The old Welsh saying “an apple a day keeps the doctor away,” recently got some scientific support. Researchers at the University of Oxford found the proverb is able to match the vascular benefits of modern pharmaceuticals without the harmful side effects.
In a study published in the British Medical Journal, the researchers constructed a theoretical model of the effects of prescribing either a statin drug or a daily apple to all adults in the UK over 50 years old.
They found that prescribing an apple a day would prevent or delay around 8,500 vascular deaths such as heart attacks and strokes every year in the UK. Those results were slightly lower but very similar to the projected results of prescribing statins to everyone over 50. But when you factor in the side effects of statins, apples are the big winner.
In the U.S., the American Heart Association (AHA) and the American College of Cardiology (ACC) recently released new guidelines on preventing cardiovascular disease by better assessing risk and by managing cholesterol, lifestyle, and weight. Unfortunately, the new guidelines will make a whopping 44% of men and 22% of women qualify for statin therapy. That will insure bigger profits to the drug industry which already collects more than $25 billion annually for statins.
The University of Oxford researchers calculated that offering a daily statin to everyone over 50 in the U.K. would reduce vascular deaths by 9,400 while eating an apple would avert 8,500 deaths.
However, side-effects from statins would produce an epidemic of other health problems. They predicted that the statins would lead to 1,200 excess cases of myopathy (muscular weakness), 200 cases of rhabdomyolysis (rapid breakdown of muscle tissue), and an astounding 12,300 diagnoses of type 2 diabetes caused by statins.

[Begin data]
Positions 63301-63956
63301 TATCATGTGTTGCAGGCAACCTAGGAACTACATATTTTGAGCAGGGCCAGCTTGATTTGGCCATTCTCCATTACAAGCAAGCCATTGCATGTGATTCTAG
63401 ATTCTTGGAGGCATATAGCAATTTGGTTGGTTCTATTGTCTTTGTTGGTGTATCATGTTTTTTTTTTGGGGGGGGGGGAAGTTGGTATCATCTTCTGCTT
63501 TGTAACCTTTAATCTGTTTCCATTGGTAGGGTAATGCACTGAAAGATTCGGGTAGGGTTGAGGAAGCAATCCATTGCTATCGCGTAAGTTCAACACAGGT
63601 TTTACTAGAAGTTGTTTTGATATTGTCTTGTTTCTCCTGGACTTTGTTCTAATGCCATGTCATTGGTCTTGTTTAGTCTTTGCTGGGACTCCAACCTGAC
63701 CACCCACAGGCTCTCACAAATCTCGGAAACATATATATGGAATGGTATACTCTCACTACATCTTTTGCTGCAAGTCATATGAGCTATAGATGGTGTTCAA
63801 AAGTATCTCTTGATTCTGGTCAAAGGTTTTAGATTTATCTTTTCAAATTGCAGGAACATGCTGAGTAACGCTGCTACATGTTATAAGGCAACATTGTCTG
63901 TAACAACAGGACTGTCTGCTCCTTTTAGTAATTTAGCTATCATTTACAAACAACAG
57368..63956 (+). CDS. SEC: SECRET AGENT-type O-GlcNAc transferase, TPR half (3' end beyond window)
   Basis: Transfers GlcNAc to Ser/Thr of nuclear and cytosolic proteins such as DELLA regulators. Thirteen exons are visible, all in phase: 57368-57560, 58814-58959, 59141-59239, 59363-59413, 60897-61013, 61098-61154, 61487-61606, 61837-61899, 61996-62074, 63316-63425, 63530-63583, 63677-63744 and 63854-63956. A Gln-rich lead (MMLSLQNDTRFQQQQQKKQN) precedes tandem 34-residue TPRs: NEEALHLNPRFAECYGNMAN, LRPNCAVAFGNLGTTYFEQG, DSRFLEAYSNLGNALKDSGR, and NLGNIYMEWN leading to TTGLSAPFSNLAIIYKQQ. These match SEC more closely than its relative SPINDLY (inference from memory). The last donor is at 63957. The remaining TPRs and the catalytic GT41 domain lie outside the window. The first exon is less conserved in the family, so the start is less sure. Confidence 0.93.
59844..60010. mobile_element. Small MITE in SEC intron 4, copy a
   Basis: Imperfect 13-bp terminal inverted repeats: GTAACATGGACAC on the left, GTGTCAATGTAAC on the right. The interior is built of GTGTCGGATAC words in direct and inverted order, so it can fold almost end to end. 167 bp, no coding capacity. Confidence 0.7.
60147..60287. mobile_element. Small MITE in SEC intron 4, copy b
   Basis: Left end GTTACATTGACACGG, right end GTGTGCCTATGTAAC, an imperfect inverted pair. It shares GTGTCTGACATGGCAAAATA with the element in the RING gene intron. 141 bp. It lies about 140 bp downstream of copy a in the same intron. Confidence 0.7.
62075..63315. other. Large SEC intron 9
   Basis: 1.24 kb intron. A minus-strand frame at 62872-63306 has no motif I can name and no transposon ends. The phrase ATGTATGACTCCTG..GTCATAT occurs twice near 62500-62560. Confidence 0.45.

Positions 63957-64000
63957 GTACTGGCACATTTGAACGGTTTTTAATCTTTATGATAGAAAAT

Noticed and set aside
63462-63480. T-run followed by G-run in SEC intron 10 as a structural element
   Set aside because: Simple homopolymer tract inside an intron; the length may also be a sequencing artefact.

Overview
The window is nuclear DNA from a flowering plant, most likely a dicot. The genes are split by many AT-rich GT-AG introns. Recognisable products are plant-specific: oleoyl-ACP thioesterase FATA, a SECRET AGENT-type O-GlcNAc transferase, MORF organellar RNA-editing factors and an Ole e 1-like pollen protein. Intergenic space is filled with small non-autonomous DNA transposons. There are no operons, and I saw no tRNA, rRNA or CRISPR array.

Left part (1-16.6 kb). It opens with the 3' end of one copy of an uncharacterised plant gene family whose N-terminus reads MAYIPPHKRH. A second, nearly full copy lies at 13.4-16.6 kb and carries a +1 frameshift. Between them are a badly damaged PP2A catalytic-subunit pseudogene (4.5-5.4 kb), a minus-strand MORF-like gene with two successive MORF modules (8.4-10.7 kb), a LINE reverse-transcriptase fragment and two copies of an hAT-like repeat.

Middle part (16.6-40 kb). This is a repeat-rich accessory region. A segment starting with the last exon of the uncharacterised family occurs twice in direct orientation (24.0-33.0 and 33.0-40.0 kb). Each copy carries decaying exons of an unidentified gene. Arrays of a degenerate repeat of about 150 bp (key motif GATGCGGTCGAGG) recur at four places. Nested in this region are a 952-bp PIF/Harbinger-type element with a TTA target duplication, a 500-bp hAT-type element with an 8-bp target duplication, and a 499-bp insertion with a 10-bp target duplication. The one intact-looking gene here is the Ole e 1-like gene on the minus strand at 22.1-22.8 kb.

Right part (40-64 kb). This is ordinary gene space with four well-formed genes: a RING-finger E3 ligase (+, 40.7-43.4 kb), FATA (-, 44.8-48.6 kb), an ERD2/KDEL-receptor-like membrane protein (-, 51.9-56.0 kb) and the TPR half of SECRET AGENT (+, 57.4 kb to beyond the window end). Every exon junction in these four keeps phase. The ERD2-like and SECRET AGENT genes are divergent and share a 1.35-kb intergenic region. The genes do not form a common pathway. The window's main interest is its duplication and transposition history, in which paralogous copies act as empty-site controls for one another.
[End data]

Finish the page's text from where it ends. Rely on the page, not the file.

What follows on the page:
The researchers couldn’t think of any side effects from apples other than distress caused by a bruised apple, or the theoretical risk of identifying half a worm inside.
Earlier research from Ohio State University found eating one apple every day for just four weeks can lower blood levels of oxidized low-density lipoprotein - commonly called the “bad” LDL cholesterol - by 40% in healthy, middle aged people.
And a Dutch study of over 20,000 people showed eating lots of apples and other white fleshed fruit can lower the risk of stroke by 52%. Each 25 gram per day increase in white fruits and vegetable consumption was associated with a 9% lower risk of stroke. An average apple is 120 grams.
All great reasons to eat an apple and pass on the statin.
To learn more about the statin and cholesterol myth read Dr. Stephen Sinatra’s book The Great Cholesterol Myth: Why Lowering Your Cholesterol Won't Prevent Heart Disease-and the Statin-Free Plan That Will